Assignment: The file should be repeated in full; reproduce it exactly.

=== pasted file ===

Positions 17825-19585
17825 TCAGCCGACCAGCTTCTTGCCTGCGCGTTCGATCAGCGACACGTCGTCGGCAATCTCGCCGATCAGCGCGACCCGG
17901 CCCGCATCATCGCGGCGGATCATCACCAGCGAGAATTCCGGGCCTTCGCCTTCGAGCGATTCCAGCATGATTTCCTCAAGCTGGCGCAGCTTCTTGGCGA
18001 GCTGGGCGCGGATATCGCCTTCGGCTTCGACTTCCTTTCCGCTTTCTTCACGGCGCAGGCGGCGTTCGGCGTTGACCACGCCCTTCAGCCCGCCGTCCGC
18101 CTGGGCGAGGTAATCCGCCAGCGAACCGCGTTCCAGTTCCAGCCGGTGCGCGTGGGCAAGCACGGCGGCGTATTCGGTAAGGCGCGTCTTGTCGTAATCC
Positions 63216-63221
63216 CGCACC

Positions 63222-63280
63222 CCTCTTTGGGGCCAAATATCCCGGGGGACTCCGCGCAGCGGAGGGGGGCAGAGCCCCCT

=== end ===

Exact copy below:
Positions 17825-19585
17825 TCAGCCGACCAGCTTCTTGCCTGCGCGTTCGATCAGCGACACGTCGTCGGCAATCTCGCCGATCAGCGCGACCCGG
17901 CCCGCATCATCGCGGCGGATCATCACCAGCGAGAATTCCGGGCCTTCGCCTTCGAGCGATTCCAGCATGATTTCCTCAAGCTGGCGCAGCTTCTTGGCGA
18001 GCTGGGCGCGGATATCGCCTTCGGCTTCGACTTCCTTTCCGCTTTCTTCACGGCGCAGGCGGCGTTCGGCGTTGACCACGCCCTTCAGCCCGCCGTCCGC
18101 CTGGGCGAGGTAATCCGCCAGCGAACCGCGTTCCAGTTCCAGCCGGTGCGCGTGGGCAAGCACGGCGGCGTATTCGGTAAGGCGCGTCTTGTCGTAATCC
Positions 63216-63221
63216 CGCACC

Positions 63222-63280
63222 CCTCTTTGGGGCCAAATATCCCGGGGGACTCCGCGCAGCGGAGGGGGGCAGAGCCCCCT